1994 29c Literary Arts: James Thurber

# 2862 - 1994 29c Literary Arts: James Thurber

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US #2862
1994 James Thurber

  • Commemorates author and cartoonist James Thurber
  • 11th stamp in the Literary Arts series
  • Features a self-portrait by Thurber

Category of Stamp:  Commemorative
Set: 
Literary Arts
Value: 
29¢, First Class Mail rate
First Day of Issue: 
September 10, 1994
First Day City: 
Columbus, Ohio
Quantity Issued: 
150,750,000
Printed by: 
Bureau of Engraving and Printing
Printing Method: 
Lithographed and Engraved
Format: 
Panes of 50 (10 across, 5 down)
Perforations: 
11

Reason the stamp was issued:  The stamp was issued in honor of James Thurber’s 100th birthday. It is the 11th stamp in the Literary Arts Series

About the stamp design:  The Thurber stamp image is based on a drawing the artist made of himself.  It was first published in the 1929 book Is Sex Necessary?

First Day City:  The First Day of Issue ceremony took place in Thurber’s hometown, Columbus, Ohio.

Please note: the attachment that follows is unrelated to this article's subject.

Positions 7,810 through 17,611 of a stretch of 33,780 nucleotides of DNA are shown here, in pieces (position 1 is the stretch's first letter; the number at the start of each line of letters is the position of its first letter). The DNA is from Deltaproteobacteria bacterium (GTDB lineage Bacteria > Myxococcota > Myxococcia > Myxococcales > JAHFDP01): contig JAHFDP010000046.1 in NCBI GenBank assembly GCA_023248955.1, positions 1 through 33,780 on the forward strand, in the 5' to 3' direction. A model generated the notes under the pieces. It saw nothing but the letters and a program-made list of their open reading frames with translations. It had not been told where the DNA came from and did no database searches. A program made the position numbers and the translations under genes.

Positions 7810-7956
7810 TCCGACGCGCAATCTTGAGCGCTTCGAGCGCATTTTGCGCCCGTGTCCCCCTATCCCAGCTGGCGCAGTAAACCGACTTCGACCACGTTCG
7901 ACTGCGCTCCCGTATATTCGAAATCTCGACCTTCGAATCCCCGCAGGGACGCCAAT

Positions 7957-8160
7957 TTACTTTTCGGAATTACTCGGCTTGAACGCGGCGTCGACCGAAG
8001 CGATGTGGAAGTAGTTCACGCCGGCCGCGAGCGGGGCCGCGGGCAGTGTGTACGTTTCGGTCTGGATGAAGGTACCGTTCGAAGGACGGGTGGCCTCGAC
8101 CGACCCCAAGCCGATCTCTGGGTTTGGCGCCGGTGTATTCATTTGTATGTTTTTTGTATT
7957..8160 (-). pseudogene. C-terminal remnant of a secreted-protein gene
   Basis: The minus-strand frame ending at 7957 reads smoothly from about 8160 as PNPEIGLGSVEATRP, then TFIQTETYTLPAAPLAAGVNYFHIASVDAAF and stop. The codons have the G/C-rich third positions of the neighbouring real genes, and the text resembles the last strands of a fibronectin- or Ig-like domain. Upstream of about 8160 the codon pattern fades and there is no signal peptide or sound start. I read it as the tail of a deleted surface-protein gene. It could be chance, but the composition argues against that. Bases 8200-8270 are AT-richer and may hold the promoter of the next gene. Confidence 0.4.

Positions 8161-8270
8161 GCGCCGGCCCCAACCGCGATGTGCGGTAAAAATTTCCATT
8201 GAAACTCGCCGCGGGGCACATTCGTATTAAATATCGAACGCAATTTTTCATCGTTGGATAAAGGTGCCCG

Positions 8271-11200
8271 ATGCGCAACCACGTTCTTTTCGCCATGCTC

About the Literary Arts series:  The Literary Arts Series began in 1979 with a John Steinbeck stamp.  The objective of the series is to honor American authors from a variety of genres.  As the USPS put it, “These skillful wordsmiths spun our favorite tales – and American history along with them.”  A portrait of the author is featured on the stamp, with a background that reflects the theme of some of their work.  The series honors both well-known and lesser-known authors, making it like an encapsulation of America’s rich and varied literary history.

History the stamp represents: 

Cartoonist, author, and humorist James Grover Thurber was born on December 8, 1894, in Columbus, Ohio.

When he was a child, Thurber and his brother played a game of William Tell (shooting an apple off someone's head), during which his brother accidentally shot him in the eye. He eventually went almost blind and was unable to play sports or join in other activities. Instead, he found he had a boundless creativity and enjoyed writing.

Thurber went on to attend Ohio State University from 1913 to 1918. Never receiving his degree, he went on to work as a code clerk for the Department of State in Washington, DC, and later Paris. From 1921 to 1924, he worked as a reporter for the Columbus Evening Dispatch. In 1924 he moved to France, where he worked for the Paris edition of the Chicago Tribune before returning to New York City in 1926 to work as a reporter for the New York Evening Post.